Another infidel who came to visit us had no sooner arrived than he began a feast by sacrificing meats to the demon. All the people were indignant. The missionary proceeded to the cabin, and took down the kettle, and the Christians threw the meat to the dogs. The infidel was displeased; he said that dreams were his god, and he feared death neither for himself nor for his family through offending the God of heaven. The missionary retorted that perhaps he would soon feel the effects of the just anger of that all-powerful God. These threats were accomplished before long; for, at the end of three months, that Savage’s three children, who were then in very good health, were all taken from him by death, This example of Divine justice has strongly confirmed our Christians in the Faith, and has inspired the infidels with terror.
It is rare to see a really devout man who is not a true servant of Our Lady. For that reason, a confraternity of the Holy Family and of the Servitude of the Blessed Virgin has been established in this Mission. It is an assembly composed of our most fervent Christians. They meet together every Sunday to ascertain whether all the rules are observed, and to learn what good can be done and what evil prevented. It would take too long to describe in detail all the devotions of this holy confraternity, and to relate their tender devotion to Our Lady, their charity toward their neighbors, their zeal for the salvation [Page 87] of their countrymen. I shall content myself with saying that all the good in this Mission comes from this abundant source of all kinds of blessings. In fact, it is the members of this association who attract the Iroquois hither, who instruct them, who prepare them for baptism. It is they also who preserve and maintain the fervor of the new Christians, and who thus prepare them to reign one day in heaven.
A woman who is a member of this association, seeing her only son about to expire, bore him to the chapel, and, laying him at Our Lady’s feet, said to her: “ My dear Mistress, my All after God, here is my son, or rather yours, who is dying. If you choose to take him, he is yours; if you choose to restore him to me, I will be grateful to you all my life. Until now I have tried all remedies to snatch him from death, but in vain. I will no longer have recourse to them. All the glory must, after God, be yours, and you yourself must cure him. ”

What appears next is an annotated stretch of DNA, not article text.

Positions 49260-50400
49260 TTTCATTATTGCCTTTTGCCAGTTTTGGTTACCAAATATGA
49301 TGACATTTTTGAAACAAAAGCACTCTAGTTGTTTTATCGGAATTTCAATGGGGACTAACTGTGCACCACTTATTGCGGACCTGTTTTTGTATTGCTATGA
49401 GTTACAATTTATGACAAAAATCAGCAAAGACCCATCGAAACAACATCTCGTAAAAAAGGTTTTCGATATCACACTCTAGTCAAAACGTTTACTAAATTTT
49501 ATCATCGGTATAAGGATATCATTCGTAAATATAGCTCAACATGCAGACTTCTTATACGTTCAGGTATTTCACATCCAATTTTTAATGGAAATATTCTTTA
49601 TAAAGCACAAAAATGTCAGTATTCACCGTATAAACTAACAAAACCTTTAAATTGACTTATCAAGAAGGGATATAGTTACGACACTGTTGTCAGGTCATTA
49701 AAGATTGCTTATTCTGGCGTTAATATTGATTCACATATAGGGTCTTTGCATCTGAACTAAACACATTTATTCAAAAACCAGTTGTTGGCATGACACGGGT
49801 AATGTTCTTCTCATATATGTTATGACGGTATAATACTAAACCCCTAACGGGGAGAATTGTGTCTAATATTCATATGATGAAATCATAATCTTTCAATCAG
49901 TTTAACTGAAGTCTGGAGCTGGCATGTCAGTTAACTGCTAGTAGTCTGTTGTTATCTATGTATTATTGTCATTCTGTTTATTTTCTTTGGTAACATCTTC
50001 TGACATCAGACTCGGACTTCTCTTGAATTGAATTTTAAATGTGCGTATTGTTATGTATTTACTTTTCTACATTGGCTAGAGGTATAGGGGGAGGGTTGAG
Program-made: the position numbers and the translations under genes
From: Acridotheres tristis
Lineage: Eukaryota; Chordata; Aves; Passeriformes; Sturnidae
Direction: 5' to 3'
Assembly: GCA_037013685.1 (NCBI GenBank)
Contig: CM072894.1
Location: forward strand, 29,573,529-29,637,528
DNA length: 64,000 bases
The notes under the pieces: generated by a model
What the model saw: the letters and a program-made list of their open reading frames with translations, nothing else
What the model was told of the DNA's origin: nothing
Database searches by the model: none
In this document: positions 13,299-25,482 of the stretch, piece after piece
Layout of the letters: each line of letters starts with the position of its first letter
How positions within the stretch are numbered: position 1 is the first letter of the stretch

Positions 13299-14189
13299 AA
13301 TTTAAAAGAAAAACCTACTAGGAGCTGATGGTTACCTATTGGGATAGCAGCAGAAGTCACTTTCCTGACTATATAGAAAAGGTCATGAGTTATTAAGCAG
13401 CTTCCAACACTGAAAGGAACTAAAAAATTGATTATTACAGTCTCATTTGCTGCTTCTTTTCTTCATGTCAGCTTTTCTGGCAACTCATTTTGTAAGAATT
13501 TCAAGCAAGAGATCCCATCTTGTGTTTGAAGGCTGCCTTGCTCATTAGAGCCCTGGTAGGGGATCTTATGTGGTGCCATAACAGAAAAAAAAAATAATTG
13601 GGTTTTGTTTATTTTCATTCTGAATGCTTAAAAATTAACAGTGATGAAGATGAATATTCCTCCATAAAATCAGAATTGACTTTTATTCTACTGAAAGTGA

This short prayer ended, in the presence of the missionary, she returned to her cabin with her child. On the following day, when they expected to find him lifeless, they saw that he was much better. Two days afterward, he was out of danger, and his health is thoroughly restored. [Page 89]
MISCELLANEOUS DOCUMENTS, 1674
CXXXL — Relation de la descouverte de plusieurs pays situez au midi de la Nouvelle-France, faite en 1673; Claude Dablon, [Quebec le 1er Aout, 1674]
CXXXII. — Voyage autour de I’Isle Jesus, par le P. Antoine Dalmas; [La Prairie, Octobre, 1674]
Sources: Doc. CXXXI. we obtain from Margry’s Découvertes, t. i., pp. 262-270. The original MS. Of Doc. CXXXII. rests in the archives of St. Mary’s College, Montreal, and the present is its first publication. [Page 91]
Relation of the discovery of many countries
situated to the south of New
France, made in 1673.
[Quebec, August 1, 1674.)
E cannot this year give all, the information that might be expected regarding so important a discovery, since sieur Jolliet, who was bringing to us the account of it, with a very exact chart of these new countries, lost his papers in the wreck which befell him. This occurred below the sault Saint Louis, near Montreal, after he had safely passed more than forty rapids; he could hardly save his own life, for which he struggled in the waters during four hours.
However, you will find herein what we have been able to put together after hearing him converse, while waiting for the relation, of which father Marquette is keeping a copy. Two years ago, Monsieur the count de Frontenac, our governor, and Monsieur Talon, then our intendant, decided that it was important to undertake the discovery of the Southern Sea, after having accomplished that of the Northern; and, above all, to ascertain into what sea falls the great river, about which the Savages relate so much, and which is 500 leagues from them, beyond the Outaouacs.
For this purpose, they could not have selected a person endowed with better qualities than is sieur Jolliet, who has traveled much in that region, and [Page 93] has acquitted himself in this task with all the ability that could be desired.
On arriving in the Outaouac country, he joined father Marquette, who awaited him for that voyage, and who had long premeditated that undertaking, for they had frequently agreed upon it together. They set out, accordingly, with five other Frenchmen, about the beginning of June, 1673, to enter countries wherein no European had ever set foot.